Voters began casting ballots today in Italy's regional elections, which are being seen as an important test of popularity for prime minister Silvio Berlusconi.
The conservative leader campaigned relentlessly for the Sunday-Monday ballot, urging his supporters to vote and avert the risk of low turnout. He has seen his popularity eroded amid rising unemployment, a corruption scandal and an investigation into his alleged attempts to influence TV coverage.
The ballots were being held in 13 of Italy's 20 regions, as well as in a handful of cities, and the outcome would not have direct consequences on the stability of Berlusconi's 20-month-old government.
But with some 41 million Italians eligible to cast ballots - out of a population of 60 million - the elections were seen as a barometer of the country's support for its leader.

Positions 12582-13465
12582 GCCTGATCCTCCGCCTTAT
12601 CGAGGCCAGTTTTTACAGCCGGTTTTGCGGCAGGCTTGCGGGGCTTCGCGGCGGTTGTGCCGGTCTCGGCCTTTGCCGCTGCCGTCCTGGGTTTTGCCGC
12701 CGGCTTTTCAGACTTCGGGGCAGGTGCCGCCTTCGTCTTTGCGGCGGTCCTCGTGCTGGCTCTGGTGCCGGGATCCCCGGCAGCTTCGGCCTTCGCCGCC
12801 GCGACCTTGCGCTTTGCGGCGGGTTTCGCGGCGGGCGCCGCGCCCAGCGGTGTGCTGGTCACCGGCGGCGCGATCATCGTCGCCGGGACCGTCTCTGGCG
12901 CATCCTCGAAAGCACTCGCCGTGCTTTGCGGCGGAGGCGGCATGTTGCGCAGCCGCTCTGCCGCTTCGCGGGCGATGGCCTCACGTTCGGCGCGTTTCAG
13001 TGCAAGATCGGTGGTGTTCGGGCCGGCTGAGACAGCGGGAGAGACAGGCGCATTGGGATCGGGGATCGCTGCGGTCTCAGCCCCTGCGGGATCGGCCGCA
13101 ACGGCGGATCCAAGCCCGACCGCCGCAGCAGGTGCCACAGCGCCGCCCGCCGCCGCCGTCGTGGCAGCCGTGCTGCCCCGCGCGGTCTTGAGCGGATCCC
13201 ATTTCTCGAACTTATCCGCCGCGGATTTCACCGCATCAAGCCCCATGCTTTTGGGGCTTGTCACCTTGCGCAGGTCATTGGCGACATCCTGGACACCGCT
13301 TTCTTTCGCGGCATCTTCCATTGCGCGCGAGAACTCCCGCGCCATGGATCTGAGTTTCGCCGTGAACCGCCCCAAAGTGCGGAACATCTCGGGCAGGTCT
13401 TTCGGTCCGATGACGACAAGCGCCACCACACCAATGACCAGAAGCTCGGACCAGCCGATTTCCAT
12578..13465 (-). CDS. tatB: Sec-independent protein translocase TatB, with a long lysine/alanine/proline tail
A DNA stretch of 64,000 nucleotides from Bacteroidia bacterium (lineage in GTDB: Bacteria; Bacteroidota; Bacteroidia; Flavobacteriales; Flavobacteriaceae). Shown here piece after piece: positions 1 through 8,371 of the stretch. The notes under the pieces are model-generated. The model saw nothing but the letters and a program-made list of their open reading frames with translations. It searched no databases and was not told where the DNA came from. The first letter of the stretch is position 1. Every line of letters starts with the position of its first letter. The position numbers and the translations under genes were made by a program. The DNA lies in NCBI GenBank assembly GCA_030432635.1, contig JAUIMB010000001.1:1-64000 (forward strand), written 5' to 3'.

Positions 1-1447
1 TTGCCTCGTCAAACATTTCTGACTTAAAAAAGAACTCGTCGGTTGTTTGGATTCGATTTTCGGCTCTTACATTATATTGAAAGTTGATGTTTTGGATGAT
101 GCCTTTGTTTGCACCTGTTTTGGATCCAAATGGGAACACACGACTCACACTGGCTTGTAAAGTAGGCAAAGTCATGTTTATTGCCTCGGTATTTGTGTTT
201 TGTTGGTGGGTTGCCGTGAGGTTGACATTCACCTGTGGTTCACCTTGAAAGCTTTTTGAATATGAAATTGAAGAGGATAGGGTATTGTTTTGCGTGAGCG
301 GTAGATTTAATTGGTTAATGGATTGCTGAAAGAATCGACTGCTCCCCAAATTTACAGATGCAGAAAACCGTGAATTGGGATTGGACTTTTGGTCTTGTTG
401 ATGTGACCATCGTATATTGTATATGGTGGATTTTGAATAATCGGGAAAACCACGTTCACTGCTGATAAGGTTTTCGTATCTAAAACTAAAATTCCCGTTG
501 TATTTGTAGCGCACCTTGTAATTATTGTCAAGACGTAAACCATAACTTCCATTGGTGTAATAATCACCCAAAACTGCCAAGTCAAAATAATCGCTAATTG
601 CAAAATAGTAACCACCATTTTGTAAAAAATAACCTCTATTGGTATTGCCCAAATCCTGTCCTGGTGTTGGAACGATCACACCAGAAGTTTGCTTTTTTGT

A defeat for Berlusconi might alter the balance of power within the government, especially if his allies do well - and possibly lead to a Cabinet shuffle. A strong showing would give Berlusconi momentum to push through controversial reforms, such as one of the justice system.
Berlusconi's conservatives were expected, however, to keep the two regions in elections they held going into the vote, and possibly snatch two away from their centre-left rivals.
Significant races were being held in Lazio, the region that includes the capital and where a registration mix-up excluded a Berlusconi list, and Piedmont, an affluent northern region currently held by the centre-left and seen as very close contest.Reuse content